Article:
Two master’s students, Julian Ankney and Ashley Quant, were honored with the WSU Association for Faculty Women Founders Award for outstanding achievement in their fields. The Founders Award is part of the AFW’s annual recognition of academic excellence and professional potential by WSU’s graduate students.
Learn more about Ashley and Julian:
Nominator: Squeak Meisel
Advisor: Reza Safavi
Ashley (Q) is preparing for her master’s Thesis Exhibition in April 2020. Q has a unique, innovative approach to her art practice and research. She is interested in community engagement, performance art, and conceptual themes of absurdity, humor, and futility. Her work has manifested as puppets, pop-up parades in public spaces, and as a traveling performance series to people’s homes. She is the first Fine Arts Graduate Fellow in the NextGen and Publicly Engaged Fellow Program, supported in part by a grant from the National Endowment for the Humanities. Q is a member of the gallery committee and has coordinated museum tours and assisted with visiting artist and scholar series. She has launched and curated Palouse Performance Showcase in 2018 and 2019, created Midwinter Parade in 2020. Nationally and internationally, she presented her performance entitled, The Story of Three Horses, at the 2020 College Art Association Conference in Chicago and participated in a performance art residency in Norway in 2019. Additionally, Q is known to practice transformational teaching, getting students to think outside the box, beyond their comfort zones.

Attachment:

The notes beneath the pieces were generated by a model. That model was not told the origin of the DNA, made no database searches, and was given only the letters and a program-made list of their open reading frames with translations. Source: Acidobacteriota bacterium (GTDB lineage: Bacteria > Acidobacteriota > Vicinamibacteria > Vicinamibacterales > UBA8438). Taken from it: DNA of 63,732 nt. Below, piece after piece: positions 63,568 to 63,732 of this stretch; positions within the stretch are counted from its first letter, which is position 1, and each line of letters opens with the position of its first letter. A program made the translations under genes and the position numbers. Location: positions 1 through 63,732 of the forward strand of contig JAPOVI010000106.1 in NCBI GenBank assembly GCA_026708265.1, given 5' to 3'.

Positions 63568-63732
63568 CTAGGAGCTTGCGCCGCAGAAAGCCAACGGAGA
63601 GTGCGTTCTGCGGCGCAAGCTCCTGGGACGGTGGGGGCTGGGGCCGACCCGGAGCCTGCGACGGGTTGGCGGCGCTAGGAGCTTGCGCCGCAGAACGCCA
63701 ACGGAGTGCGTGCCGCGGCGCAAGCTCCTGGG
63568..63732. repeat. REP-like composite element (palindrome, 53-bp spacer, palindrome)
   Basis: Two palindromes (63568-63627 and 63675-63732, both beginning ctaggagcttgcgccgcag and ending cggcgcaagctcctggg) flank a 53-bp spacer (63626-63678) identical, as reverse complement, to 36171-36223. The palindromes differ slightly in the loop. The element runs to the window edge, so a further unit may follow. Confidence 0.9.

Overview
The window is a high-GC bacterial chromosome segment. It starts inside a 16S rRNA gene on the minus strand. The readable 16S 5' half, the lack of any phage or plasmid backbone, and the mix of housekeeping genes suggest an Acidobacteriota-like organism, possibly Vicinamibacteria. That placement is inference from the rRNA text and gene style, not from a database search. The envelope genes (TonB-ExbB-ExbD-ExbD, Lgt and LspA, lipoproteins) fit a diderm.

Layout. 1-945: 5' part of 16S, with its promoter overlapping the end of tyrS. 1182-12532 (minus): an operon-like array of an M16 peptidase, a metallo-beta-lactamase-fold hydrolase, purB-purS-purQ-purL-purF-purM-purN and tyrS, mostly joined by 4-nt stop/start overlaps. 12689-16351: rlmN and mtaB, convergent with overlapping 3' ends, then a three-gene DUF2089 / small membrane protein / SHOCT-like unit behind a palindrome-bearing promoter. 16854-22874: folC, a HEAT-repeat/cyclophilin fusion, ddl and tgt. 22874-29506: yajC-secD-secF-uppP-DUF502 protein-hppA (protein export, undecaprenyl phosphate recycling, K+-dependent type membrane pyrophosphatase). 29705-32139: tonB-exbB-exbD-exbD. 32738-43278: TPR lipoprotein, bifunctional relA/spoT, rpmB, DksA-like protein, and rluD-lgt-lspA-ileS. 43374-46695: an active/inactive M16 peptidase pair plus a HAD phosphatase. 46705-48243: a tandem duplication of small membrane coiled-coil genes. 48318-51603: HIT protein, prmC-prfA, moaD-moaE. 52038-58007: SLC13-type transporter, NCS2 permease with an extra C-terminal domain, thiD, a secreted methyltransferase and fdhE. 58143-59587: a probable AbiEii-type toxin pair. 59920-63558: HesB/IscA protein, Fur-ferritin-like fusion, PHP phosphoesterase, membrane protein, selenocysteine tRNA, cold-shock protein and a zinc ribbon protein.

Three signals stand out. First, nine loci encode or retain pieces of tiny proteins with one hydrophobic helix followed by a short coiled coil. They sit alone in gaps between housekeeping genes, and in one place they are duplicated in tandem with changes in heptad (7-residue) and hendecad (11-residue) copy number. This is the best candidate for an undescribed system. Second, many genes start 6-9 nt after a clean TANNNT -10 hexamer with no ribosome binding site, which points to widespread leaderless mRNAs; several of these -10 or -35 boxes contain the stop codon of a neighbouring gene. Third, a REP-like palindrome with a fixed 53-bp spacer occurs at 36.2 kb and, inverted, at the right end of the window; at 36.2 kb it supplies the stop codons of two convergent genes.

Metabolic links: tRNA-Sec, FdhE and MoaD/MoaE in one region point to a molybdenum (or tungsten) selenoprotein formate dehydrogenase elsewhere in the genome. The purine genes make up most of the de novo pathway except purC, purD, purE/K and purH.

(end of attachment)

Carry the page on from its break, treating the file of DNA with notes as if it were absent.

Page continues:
Nominator and advisor: Debbie Lee
Julian will be completing her master’s Graduate Student Portfolio in May 2020. Julian is a Nimiipuu (Nez Perce) scholar and social justice activist, who studies Indigenous Feminism using the oral traditions of Nimiipuu. Her work has significance for Indigenous language reclamation, land revitalization, and bringing Indigenous narratives and culture into the mainstream. Concurrently, her research raises social justice awareness of gender inequality, decolonization, sovereignty, and human rights for Indigenous Peoples. Beyond traditional oral histories, Julian explores digital literary tools to tell Indigenous stories. Recently, she presented a paper on this topic, Decolonizing Digital Space Through Telling Stories, at the 2020 Modern Language Association Conference in Seattle. In her teaching, Julian engages students to translate Indigenous stories and investigate the differences in cultures as “language is the heartbeat of our people,” she says. Julian’s outreach activities are many and collaborative, involving storytelling, language revitalization, and protecting the environment and Indigenous people’s way of life. One such outreach activity is a restoration project that brings Nimiipuu, non-Native students, and community members together to plant milkweed along the creeks on the Nez Perce reservation to bring back monarch butterflies to Lapwai.
Top image: Quast (left) and Ankney
Originally posted at Association for Faculty Women